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80GL not enough

Saturday, 29th December, 2018

By Craig Brealey

The 80-gigalitre drought reserve proposed for the Menindee Lakes was unrealistic because it would last only six months, according to local graziers. 

The reserve has been put forward by the NSW Government as part of its Menindee Water Saving Project.

But the Pastoralists’ Association of West Darling (PAWD) has said this $150 million project would be useless if no water came down the Darling.

PAWD, at its council meeting this month, reported that there was merit in putting a regulator between lakes Menindee and Cawndilla and enlarging the Menindee Lake outlet channel but, by and large, the project was unacceptable, ill-conceived and poorly explained.

In October, PAWD councillors met the Land and Water Commissioner and a delegation of NSW water policy and management officials.

The delegation had earlier held meetings in Wentworth, Pooncarie and Menindee to explain the project. At each meeting it was rejected outright.

Terry Smith, of Scarsdale Station, compiled a report for PAWD’s members on the meeting and described discussion with the delegates as “open and frank.”

“I believe the delegation left with a clear sense that a lot more consultation needs to happen with all communities along the river, both above and below the Menindee Lakes system, before any major changes are made,” Mr Smith reported.

“The current level of mistrust in the wider community surrounding the Basin Plan and river management practices ... will need to be addressed before the community actively and co-operatively engages in this process.” 

Mr Smith said the 80-gigalitre reserve could not meet the needs of the Lower Darling which had to sustain station properties, orchards, vineyards and the township of Pooncarie.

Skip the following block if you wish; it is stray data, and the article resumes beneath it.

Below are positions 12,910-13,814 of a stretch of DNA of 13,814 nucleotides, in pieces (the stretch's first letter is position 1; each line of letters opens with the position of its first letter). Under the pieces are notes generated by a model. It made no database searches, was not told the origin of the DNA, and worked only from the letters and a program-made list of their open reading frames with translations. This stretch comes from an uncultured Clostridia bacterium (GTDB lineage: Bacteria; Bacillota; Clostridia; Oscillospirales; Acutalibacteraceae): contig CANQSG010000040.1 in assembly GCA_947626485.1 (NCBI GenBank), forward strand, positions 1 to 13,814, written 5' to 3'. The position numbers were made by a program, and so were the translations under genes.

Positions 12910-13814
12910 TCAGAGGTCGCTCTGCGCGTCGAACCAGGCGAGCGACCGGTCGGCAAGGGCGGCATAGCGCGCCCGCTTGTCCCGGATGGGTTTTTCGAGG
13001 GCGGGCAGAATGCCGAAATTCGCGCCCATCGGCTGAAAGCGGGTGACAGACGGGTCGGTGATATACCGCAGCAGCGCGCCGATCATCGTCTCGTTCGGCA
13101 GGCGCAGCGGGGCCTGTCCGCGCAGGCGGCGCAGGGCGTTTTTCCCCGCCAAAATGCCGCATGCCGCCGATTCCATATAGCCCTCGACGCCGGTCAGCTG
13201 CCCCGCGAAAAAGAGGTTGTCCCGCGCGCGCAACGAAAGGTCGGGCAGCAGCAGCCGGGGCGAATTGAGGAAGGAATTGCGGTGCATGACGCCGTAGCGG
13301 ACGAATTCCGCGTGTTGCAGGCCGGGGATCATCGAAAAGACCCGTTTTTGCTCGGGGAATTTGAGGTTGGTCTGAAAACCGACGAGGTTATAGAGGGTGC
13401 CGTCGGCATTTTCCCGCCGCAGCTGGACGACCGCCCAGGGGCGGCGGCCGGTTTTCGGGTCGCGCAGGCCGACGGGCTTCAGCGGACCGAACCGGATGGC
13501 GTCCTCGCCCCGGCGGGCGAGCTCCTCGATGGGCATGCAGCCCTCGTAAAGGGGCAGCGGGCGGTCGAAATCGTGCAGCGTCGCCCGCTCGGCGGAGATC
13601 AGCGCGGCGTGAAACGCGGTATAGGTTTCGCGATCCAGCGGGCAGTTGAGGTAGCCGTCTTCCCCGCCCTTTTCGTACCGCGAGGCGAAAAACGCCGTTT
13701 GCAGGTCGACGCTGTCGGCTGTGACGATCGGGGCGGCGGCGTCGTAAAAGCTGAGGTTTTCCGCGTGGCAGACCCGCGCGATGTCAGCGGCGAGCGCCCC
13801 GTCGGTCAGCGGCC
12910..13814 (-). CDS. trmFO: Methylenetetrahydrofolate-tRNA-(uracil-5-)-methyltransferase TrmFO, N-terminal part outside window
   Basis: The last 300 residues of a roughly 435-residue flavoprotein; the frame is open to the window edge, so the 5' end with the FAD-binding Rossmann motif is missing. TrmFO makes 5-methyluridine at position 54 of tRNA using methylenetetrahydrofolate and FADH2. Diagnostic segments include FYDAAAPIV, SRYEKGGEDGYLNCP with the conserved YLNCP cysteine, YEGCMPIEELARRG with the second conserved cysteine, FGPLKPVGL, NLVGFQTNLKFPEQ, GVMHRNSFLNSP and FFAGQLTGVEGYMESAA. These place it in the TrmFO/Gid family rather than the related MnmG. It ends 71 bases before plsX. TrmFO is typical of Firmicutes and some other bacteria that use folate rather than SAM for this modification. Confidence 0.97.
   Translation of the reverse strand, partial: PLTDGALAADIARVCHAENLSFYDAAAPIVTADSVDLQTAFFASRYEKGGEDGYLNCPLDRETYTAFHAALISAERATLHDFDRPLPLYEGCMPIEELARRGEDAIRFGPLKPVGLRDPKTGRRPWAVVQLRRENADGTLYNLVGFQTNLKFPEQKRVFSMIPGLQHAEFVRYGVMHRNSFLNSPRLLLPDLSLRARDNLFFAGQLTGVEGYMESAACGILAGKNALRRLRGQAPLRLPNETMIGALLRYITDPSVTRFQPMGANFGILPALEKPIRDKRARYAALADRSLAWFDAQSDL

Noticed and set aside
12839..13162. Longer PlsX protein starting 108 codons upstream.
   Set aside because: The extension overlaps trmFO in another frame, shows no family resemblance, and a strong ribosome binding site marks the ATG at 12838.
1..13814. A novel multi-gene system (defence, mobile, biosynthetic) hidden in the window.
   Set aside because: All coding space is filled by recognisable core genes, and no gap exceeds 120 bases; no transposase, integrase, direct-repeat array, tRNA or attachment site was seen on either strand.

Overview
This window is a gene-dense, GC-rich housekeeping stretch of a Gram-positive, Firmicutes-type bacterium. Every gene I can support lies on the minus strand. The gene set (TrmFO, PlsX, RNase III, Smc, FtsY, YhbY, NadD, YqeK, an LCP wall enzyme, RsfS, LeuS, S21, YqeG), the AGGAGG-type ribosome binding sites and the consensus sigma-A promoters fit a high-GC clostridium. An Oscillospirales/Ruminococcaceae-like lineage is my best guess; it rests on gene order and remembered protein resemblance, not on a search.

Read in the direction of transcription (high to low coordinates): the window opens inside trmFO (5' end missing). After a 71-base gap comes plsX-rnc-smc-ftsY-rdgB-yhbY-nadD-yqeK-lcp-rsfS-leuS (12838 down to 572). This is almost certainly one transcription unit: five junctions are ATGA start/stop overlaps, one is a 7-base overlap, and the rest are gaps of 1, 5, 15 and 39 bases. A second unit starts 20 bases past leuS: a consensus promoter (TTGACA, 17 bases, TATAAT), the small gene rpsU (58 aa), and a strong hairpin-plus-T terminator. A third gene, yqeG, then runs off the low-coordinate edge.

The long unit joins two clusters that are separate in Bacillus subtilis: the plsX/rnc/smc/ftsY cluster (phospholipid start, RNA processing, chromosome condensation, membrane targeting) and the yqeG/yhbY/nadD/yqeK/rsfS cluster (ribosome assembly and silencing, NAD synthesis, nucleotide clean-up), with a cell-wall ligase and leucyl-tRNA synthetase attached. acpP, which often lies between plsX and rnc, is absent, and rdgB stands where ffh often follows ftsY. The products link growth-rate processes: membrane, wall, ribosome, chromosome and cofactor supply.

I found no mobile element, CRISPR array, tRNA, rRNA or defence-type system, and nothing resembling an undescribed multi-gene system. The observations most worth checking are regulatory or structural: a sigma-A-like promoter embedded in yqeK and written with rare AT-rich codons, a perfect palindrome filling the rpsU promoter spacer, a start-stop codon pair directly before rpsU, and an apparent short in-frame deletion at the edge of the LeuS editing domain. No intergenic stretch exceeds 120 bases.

“Eighty gigalitres is estimated to sustain the Lower Darling for as little as six months,” he said.

“A water reserve of two years’ useable water for Menindee and downstream would be a more palatable option.”

PAWD also told the government delegation that laws changed in 2012 to allow upstream irrigators in NSW to pump from flows that used to come down river had to be reinstated.  

Before 2012, irrigators were barred from taking these low and medium flows that had for years kept the Darling flowing.

“With the entire project costing $150 million, it would be of little use if there was no water in the lakes to save,” Mr Smith said.

The stated aim of the Menindee Lakes project was to save 106 gigalitres a year but the explanation of where that water would be held was “unclear,” he said.

“Some modelling has the water saved being stored in Hume Dam and released down the Murray system, further stressing that resource, or being stored at the top of the Darling system...”

If it was the latter, then the water could be taken by northern irrigators under the 2012 laws.

PAWD also told the delegation that another aspect of the project - forcing Lower Darling property holders to sell their water licenses - was unreasonable and unfair because it “did not represent the true value of the asset or the previous expenditure by farming businesses to develop orchards and vineyards.”

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